Fisk sees only a "poisoned agreement" between Israel and the Palestinians, and "opprobrium" for King Hussein over Jordan's peace treaty with Israel. In fact, we are witnessing the difficult start of a regional renaissance grounded in the fundamentally pragmatic realisation that peace is the only option.
This is not starry-eyed optimism: the peace agreements have already withstood brutal tests, including more than 40 terrorist attacks by Islamic radicals against Israeli civilians which have taken hundreds of lives since the signing of the Declaration of Principles in September 1993.
Moreover, the overwhelming majority of these attacks occurred not when the going was tough but when the most visible and tangible progress was being made, including the handing over of major cities on the West Bank to the control of the Palestinian Authority.
Not surprisingly, Israelis opted for a more cautious approach, and the attacks have radically diminished. Progress now is slower and less spectacular, but there is relative security and, contrary to the view through Fisk's prism, there is progress.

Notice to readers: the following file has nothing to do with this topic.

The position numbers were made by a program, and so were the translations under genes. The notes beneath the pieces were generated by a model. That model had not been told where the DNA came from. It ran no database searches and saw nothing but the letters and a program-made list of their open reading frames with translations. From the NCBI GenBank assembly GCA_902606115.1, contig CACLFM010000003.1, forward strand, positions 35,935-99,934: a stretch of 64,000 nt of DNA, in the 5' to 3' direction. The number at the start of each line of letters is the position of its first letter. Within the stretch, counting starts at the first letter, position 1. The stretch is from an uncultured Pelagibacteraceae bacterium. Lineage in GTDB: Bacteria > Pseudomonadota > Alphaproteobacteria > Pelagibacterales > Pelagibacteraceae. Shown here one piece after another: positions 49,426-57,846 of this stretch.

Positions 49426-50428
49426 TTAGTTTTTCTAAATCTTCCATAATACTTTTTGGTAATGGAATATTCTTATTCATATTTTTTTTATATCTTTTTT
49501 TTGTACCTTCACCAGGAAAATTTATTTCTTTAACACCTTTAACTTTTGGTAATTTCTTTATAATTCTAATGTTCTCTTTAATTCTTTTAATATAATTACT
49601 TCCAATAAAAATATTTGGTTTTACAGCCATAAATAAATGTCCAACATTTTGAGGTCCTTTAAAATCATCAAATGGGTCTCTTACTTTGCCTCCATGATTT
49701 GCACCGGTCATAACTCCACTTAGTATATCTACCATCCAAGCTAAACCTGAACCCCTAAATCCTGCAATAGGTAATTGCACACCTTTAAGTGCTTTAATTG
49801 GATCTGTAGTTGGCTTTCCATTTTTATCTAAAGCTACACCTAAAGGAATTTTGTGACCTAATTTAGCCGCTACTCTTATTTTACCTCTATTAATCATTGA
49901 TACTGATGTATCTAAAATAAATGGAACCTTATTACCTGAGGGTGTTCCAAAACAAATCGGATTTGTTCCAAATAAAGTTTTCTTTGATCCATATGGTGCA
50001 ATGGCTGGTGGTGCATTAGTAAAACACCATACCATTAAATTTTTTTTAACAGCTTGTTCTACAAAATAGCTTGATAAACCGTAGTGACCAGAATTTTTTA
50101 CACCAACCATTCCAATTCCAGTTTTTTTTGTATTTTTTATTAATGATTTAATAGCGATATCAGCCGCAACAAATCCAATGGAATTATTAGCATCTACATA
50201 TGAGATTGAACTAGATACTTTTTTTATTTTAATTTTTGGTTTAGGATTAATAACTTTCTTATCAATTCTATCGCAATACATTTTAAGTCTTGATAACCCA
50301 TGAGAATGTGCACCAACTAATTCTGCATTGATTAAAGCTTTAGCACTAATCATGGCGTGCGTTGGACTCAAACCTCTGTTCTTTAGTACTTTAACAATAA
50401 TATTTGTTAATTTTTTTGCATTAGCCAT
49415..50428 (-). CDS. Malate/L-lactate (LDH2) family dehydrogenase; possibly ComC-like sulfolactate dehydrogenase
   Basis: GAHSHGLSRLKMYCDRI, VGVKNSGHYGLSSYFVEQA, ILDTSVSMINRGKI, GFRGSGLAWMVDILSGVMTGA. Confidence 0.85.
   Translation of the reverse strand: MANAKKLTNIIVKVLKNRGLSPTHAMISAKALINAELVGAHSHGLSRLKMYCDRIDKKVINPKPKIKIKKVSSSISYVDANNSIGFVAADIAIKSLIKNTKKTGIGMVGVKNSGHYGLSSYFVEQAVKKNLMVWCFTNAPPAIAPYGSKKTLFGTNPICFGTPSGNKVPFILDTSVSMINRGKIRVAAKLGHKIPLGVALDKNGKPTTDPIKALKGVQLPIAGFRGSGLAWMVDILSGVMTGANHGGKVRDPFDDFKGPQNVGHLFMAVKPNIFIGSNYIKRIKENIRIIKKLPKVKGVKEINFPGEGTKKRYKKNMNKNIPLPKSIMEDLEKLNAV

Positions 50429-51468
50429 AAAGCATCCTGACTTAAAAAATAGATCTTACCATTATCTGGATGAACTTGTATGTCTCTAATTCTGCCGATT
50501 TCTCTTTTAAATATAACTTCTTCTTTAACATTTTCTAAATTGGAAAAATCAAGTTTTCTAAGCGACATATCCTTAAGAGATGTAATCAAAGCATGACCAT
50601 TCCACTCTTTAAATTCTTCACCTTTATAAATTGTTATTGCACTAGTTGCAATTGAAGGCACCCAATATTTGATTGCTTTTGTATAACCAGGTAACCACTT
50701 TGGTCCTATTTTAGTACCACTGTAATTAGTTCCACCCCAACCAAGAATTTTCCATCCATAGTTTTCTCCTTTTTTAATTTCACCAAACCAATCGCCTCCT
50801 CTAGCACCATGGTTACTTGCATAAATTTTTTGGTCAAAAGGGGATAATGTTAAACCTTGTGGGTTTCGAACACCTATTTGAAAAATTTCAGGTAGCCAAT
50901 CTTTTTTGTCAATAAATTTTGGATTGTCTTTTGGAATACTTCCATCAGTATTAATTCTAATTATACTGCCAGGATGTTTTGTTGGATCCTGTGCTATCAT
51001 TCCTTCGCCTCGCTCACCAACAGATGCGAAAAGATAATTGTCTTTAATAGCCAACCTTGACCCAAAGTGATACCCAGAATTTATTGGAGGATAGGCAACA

This month alone, Israel is expected to announce a further redeployment in the West Bank, while, less conspicuously, Israeli and Palestinian negotiators on three technical committees are working out security arrangements that will permit the development of a seaport and airport for Gaza and an access road linking Gaza with the Palestinian-controlled areas in the West Bank.
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